The rendering equation

The rendering equation, the keystone of computer graphics rendering:

\(L_o(x, \vec w) = L_e(x, \vec w) + \int_\Omega f_r(x, \vec w’, \vec w) L_i(x, \vec w’) (\vec w’ \cdot \vec n) \mathrm{d}\vec w’\)

(This is at the same time also a test for MathJax support on my weblog in order to provide correct mathematical typesetting using proper typography instead of some lame pixelated image.)

Clustering and relevant algorithms

Disclaimer: I’m mainland European, we tend to use the , to separate digits from the whole numbers.

Clustering is quite a common approach to aggregate coordinates that are relatively close together. The problem lies in the choice of algorithm to use. This choice is highly dependent on the space in which the coordinates are laid out. Quite often you can just use basic Euclidean distance which, for a 2-dimensional space, simply takes the square root of the sum of the squared subtraction of the respective coordinates of each point. So if you have a point p with coordinates (33, 52) and a point q with coordinates (82, 19), the distance between p and q would be:

[sourcecode lang="python"]
>>> import math
>>> math.sqrt(pow(33 – 82, 2) + pow(52 – 19, 2))
59.076221950967721
[/sourcecode]

And based on that distance you can start to cluster points together that are all roughly the same distance from a certain point, say 59,1. The fun part of this is that this distance is the radius of a circle. So if you would plot every possible coordinate at that distance you will see a circle emerge.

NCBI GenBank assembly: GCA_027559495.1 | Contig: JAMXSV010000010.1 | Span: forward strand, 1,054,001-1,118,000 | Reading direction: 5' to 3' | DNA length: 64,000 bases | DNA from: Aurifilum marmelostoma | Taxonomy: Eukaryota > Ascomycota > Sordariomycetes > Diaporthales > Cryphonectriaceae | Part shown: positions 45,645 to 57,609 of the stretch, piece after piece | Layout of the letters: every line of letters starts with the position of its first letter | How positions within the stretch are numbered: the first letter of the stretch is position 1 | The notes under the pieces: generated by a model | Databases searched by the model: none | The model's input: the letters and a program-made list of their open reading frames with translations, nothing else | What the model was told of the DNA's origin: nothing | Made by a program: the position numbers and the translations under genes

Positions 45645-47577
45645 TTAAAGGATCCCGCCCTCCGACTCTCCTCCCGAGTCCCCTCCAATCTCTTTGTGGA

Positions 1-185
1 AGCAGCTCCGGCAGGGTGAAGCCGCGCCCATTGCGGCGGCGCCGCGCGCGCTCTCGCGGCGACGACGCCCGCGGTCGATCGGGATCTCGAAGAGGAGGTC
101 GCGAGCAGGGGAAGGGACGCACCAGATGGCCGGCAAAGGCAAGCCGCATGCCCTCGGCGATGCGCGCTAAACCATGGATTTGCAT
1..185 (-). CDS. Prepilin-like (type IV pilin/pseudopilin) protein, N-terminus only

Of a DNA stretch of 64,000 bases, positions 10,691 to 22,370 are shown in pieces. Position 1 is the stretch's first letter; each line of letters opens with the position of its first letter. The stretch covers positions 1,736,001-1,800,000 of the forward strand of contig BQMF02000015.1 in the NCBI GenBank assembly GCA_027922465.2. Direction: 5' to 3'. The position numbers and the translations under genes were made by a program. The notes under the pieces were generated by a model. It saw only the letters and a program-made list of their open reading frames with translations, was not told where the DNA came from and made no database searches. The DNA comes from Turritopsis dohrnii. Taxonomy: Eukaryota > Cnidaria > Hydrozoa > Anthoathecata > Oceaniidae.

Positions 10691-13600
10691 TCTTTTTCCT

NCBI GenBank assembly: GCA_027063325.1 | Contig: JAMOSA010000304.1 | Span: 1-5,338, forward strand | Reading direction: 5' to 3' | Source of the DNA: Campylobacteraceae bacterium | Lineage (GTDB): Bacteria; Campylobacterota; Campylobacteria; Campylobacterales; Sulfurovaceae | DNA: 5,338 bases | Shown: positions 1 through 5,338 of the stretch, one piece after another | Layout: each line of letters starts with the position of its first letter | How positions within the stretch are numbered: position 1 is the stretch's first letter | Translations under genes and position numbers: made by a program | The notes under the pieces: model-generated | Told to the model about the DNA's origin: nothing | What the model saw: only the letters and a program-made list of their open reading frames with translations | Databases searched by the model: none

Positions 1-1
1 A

In looking at clustering algorithms I also encountered something called Manhattan distance, but this algorithm only makes sense if you are working in a grid with roughly equidistant lengths to the other coordinates in this space. Normally the shortest distance from A to B would be a straight line, as the Euclidean distance shows. However, if the movement from coordinate to coordinate is restricted to straight lines, say the grid layout of a lot of North American cities, then Euclidean distance cannot apply. This is the same problem a taxi faces when trying to find the shortest distance to drive from A to B and as such the algorithm is also known as the taxicab distance or geometry. It takes the sum of the absolute value of the subtraction of the respective coordinates of each point. So if you take point p and q again, the distance would in this case be:

[sourcecode lang="python"]
>>> abs(33 – 82) + abs(52 – 19)
82
[/sourcecode]

Now, if you would plot all possible coordinates with that distance you will see a circle emerge again. However, keep in mind that a circle is nothing more than a set of points with a fixed distance (the radius). In this case our geometry uses a differently defined distance. If you would plot this out with a finer and finer grid the circle shape that emerges is a square rotated 45° so that it rests on its point.